IDF 2011: Intel Presenter Complains Cooling is an "Afterthought" for Apple
September 14, 2011 6:26 PM
comment(s) - last by
We attended Intel's cooling presentation this morning.
Intel's engineer complains that Apple is more concerned about making its products pretty than fixing their overheating problems.
What can Intel do to stop companies like Apple from selling overheating designs? "Nothing", presenter says.
In the quick
notes category, we wanted to share a humorous exchange we had with an Intel Corp. (
) engineer. Joshua Linden-Levy is a "Mechanical Pathfinding Engineer" at Intel and delivered a terrific presentation on cooling in
, the Intel Atom platform
In the presentation Mr. Linden-Levy discussed how the target temperature for laptops was 58 Celsius, according to industry standards. Given the high temperatures
by various editions of Apple, Inc.'s (
) MacBook Pros, we wanted to ask him how Intel plans to keep its partners (like Apple) from violating the proposed thermal guidelines on
and its other product lines (Apple is unlikely to use
, but typically uses other Intel's mainstream notebook and desktop processor lines in its models).
During the Q&A session Mr. Linden-Levy acknowledged hearing about Apple's laptop thermal issues. What can Intel do prevent partners from committing such thermal botch jobs? "Nothing," says Mr. Linden-Levy, "[the manufacturer will] just get a bad reputation among consumers."
As we discussed the issue further he added, "Well as you know, with Apple their chief priority is always form and looks -- everything else, including cooling design is an afterthought."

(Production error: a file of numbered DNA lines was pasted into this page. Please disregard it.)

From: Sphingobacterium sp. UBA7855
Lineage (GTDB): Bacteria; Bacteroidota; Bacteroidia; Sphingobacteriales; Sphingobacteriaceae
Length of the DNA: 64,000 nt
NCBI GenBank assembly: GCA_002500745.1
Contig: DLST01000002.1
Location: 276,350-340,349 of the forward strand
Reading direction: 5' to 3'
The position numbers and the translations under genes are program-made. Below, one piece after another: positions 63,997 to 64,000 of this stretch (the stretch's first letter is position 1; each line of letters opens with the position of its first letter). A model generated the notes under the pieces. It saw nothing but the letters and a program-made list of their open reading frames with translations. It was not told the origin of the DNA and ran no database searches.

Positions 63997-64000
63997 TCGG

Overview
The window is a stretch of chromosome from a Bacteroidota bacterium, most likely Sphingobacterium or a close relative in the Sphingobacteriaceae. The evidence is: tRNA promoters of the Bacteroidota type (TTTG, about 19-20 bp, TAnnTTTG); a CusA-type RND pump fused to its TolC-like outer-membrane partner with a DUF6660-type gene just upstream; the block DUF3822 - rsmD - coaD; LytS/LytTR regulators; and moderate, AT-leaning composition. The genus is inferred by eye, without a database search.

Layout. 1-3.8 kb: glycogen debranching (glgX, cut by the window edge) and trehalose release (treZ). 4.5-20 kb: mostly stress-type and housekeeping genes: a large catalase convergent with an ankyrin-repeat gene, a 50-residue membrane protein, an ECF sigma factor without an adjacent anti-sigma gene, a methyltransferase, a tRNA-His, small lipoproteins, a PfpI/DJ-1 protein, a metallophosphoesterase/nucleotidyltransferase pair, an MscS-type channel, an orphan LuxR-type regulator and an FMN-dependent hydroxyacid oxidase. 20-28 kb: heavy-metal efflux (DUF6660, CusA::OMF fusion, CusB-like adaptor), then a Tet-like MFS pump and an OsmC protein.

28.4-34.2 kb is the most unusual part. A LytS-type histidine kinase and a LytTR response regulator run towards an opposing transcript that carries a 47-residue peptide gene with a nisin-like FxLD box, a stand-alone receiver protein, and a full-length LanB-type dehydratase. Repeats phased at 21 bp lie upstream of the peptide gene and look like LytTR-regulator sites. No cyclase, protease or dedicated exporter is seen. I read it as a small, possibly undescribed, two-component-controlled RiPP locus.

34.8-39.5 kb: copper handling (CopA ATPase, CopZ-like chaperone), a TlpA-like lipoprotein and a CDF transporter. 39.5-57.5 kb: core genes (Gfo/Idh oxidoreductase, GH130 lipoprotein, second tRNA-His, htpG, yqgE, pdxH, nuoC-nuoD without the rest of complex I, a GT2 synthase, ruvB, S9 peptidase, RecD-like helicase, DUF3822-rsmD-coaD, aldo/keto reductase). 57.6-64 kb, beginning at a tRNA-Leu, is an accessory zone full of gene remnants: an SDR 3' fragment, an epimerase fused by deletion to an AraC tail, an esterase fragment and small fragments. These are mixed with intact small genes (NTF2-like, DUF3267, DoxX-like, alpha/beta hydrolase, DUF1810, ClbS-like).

We found the presenter's informed, earnest unscripted dialogue about one of his company's largest partners refreshing.
thermal problem-plagued MacBook Pro models
sell for almost twice the price of comparable hardware models from
ASUSTEK Computer Inc. (
). Of course ASUSTEK's laptops lack the special aluminum unibody -- but when that unibody can get
as hot as 100 degrees Celsius
, it's hardly a selling point.
To be fair, less pricey models from
Sony Corp. (
) and Dell, Inc. (
have suffered from similar issues [
]. Unlike these companies, though, Apple often refuses to recall or fully patch its faulty products.
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RE: Of course not
9/15/2011 11:29:39 AM
Unfortunately that doesn't sound too far from the truth...
My 2007 white MacBook had troubles 3 months into ownership and Apple refused to acknowledge that there was a problem with my DVD drive or even replace it. It died a month later. Then the laptop got really hot and then refused to boot in 2010, meanwhile my 2007 Thinkpad T60 is still alive and kicking. Apple even had the nerve to tell me I shouldn't have been so rough with the notebook (I complained of cracking) then when I explained that the MacBook was on my desk for 80% of the time and in a well padded hardcase during travel the "Genius" says that it's meant to be portable.
My brother's year old MacBook Pro is now suffering from constant spinning circles after a security update and Apple quoted the AppleCare sales pitch then told him to shove off (not in those words but the tone).
Still, I haven't found a laptop that has a trackpad that was as nice to use as the one on the MacBook.
RE: Of course not
9/15/2011 4:04:48 PM
But after all this i bet you and your brother still buy another Mac at some point, even when you know they are inferior. It's a bizarre thing that many Apple users do. There Apple products break and have loads of issues, then they get treated like **** by the smug customer service, yet these people will then buy another Mac. Or even rate customer satisfaction high in polls. Talk about brainwashing.
RE: Of course not
9/15/2011 8:57:28 PM
nope. I'm sticking with thinkpads and my brother would continue using his mac. The trackpad is what I miss the most about MacBooks though but for reliability it's gonna be Thinkpads or Toughbooks.
"My sex life is pretty good" -- Steve Jobs' random musings during the 2010 D8 conference
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